Author Topic: 3D printer build log  (Read 5390 times)

Offline tom osselton

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Re: 3D printer build log
« Reply #25 on: June 02, 2020, 05:37:07 AM »
Iv'e told my nephew i'd build him one he's into Ironman!

Offline spuddevans

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Re: 3D printer build log
« Reply #26 on: June 02, 2020, 07:44:35 AM »
Important tip: take your leadscrews out and slide your carriage up and down by hand.  If it doesnt run free over the whole span, solve that first!!!

That's a good tip, thanks. I will do this when I remove the leadscrews for straightening. I have already ran the whole carriage assembly up and down the full length using the leadscrews, and it ran up and down ok, apart for the top 2" of travel where the wobble is in 2 of the leadscrews (probably bent in the post, as these were the best out of 4 ordered, and they all seemed to have a bend in a similar place). you could feel the wobble putting more resistance on part of the rotation of the leadscrew as it caused a bit of binding on that section.

Because I put great effort into the cutting and welding of the outer frame, and also with drilling/boring the top&bottom frame sections while kept clamped together together (that these leadscrews & guides mount to) I was hopeful that most alignment issues would be minor, which they have (so far) appeared to be.


Iv'e told my nephew i'd build him one he's into Ironman!

Cool! It's a fun project to do, and applying good engineering techniques can give you a much superior machine than some of the commercially available 3d printers. (I include my own kit printer in that, the Anet A8. It's ok once you change the firmware to one that won't burn the house down :bugeye: and you print slow enough that the whole thing doesn't shake itself to bits, but it just is a lot of very flexible plastic parts which have the tendency to move/wobble which shows up in the prints. But then it was quite cheap, do you probably get what you pay for)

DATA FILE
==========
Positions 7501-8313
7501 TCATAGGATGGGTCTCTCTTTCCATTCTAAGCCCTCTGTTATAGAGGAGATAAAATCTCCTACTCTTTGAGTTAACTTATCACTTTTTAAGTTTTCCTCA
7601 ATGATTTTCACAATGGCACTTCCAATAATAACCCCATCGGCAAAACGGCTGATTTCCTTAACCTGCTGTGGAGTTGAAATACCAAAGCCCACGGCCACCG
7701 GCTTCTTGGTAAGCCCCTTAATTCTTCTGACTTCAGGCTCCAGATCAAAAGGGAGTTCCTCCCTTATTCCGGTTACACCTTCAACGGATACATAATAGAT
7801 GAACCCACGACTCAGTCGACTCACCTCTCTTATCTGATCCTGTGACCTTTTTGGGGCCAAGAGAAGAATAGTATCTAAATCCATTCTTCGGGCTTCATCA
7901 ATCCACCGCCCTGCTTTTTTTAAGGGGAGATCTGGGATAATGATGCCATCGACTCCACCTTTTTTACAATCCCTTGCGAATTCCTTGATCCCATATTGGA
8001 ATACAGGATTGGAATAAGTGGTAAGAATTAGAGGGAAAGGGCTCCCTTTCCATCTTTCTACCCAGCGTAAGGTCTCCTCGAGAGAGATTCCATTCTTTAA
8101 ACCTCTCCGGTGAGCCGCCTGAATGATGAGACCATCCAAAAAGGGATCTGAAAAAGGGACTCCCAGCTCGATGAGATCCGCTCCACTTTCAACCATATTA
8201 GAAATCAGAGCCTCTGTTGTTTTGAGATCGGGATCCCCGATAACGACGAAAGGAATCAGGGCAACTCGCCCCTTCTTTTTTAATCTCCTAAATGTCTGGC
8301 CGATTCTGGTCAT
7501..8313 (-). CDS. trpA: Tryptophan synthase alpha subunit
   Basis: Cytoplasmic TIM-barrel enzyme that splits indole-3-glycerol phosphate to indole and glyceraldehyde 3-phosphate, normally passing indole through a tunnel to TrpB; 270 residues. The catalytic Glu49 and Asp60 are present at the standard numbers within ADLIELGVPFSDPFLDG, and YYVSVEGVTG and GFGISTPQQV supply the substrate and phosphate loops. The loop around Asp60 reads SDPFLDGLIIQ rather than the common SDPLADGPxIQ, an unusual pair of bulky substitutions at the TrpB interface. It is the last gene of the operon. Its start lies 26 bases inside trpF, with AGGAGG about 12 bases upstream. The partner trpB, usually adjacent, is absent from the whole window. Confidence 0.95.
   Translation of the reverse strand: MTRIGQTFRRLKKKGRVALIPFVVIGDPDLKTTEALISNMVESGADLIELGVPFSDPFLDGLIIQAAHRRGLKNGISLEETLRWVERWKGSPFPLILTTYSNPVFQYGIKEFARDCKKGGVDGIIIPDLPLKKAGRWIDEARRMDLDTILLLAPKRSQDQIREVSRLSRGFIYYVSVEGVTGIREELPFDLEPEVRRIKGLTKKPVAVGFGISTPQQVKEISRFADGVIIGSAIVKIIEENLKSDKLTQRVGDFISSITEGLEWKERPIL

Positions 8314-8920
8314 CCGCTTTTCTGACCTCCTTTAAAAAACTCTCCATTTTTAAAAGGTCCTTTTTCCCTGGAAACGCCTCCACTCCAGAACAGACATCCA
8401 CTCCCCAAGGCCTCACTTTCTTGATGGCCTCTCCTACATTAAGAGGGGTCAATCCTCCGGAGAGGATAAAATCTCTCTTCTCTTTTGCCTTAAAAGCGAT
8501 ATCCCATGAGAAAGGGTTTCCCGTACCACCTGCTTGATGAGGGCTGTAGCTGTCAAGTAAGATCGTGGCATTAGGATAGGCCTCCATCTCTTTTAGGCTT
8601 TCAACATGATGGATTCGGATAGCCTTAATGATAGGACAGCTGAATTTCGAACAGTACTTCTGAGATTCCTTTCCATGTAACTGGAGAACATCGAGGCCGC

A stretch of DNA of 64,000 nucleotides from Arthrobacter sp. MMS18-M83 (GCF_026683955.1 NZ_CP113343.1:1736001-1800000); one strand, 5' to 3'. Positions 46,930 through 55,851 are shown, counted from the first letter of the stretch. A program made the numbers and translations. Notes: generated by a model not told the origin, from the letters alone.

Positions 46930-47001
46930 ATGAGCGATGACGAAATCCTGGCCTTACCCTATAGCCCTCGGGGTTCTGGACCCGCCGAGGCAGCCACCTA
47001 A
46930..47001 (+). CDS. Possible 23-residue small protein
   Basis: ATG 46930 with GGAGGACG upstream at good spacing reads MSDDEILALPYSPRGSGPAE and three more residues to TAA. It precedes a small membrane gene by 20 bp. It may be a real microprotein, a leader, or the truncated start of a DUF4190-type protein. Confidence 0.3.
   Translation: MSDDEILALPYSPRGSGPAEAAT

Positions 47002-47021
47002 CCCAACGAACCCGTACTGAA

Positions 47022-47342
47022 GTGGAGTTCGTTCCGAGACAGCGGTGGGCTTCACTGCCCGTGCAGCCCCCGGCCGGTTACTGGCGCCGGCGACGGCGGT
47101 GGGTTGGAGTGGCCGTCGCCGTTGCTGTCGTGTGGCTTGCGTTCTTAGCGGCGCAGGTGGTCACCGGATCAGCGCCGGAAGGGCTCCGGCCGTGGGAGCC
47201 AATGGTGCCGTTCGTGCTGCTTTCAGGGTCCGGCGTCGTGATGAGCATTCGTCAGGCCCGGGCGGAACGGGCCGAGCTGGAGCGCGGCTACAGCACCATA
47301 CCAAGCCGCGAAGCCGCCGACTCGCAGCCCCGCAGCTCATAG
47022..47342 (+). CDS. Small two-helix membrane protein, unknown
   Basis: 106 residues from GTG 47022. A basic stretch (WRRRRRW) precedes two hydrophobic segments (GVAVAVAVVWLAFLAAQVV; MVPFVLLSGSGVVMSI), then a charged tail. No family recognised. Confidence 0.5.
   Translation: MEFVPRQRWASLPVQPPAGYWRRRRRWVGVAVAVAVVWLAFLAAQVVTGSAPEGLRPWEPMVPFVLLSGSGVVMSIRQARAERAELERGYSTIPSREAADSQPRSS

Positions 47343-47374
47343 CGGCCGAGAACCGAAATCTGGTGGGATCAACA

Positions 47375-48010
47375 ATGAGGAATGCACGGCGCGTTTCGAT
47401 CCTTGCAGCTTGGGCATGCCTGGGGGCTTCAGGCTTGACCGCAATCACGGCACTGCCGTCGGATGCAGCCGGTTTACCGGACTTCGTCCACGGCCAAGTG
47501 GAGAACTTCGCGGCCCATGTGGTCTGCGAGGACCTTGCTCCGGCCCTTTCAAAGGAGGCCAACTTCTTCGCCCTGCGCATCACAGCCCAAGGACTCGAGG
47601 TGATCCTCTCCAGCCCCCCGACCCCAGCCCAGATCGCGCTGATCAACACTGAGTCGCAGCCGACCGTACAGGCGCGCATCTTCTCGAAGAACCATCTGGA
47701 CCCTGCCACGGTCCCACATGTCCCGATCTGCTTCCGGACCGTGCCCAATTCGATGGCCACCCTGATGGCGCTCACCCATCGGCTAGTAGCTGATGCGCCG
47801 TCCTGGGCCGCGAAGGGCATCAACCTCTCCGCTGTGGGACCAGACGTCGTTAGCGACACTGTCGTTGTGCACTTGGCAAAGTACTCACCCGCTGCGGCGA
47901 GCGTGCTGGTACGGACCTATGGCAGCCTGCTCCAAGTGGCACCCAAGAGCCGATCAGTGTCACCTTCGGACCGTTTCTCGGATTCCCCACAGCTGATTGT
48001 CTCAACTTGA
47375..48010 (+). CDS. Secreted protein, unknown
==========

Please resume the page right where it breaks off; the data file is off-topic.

Tim
Measure with a micrometer, mark with chalk, cut with an axe  -  MI0TME

Offline spuddevans

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Re: 3D printer build log
« Reply #27 on: June 17, 2020, 12:17:53 PM »
So a little more progress to report.

I took each of the leadscrew's off and straightened them so that they are running true with less than 0.5mm "wobble" at the end of one screw, and less than 0.2mm with the other 2 screws. (I could've spent much longer on it to get even less runout, but it seemed to be diminishing returns, and I was happy to get well below 1mm runout. Now when I run the Z-axis carriage's all the way up and down there is no sign of the binding that was before.

I also added a piece of small steel angle to join the front 2 Z-axis carriages (actually to prevent a very slight twisting of them when the leadscrew was turned).

I then turned to the "T" frame that the bed will attach to. This is the 2nd frame that I've welded up, the 1st I trimmed too much, and then on this 2nd one I milled out some slots for mounting, and then changed my mind on the mounting plans. Not wishing to waste it, I ended up welding up the "not-needed" slots.

Here is an overhead view of the bed-frame;



and the view from the front;


The idea is that it is this bed-frame that will be levelled, and the bed itself will be fixed (although with allowance for thermal expansion in the X and Y directions) to the bed-frame

A closer view of how the bed-frame is held to the back Z-axis carriage, the frame just sits nicely in the milled socket and is held down by a spring;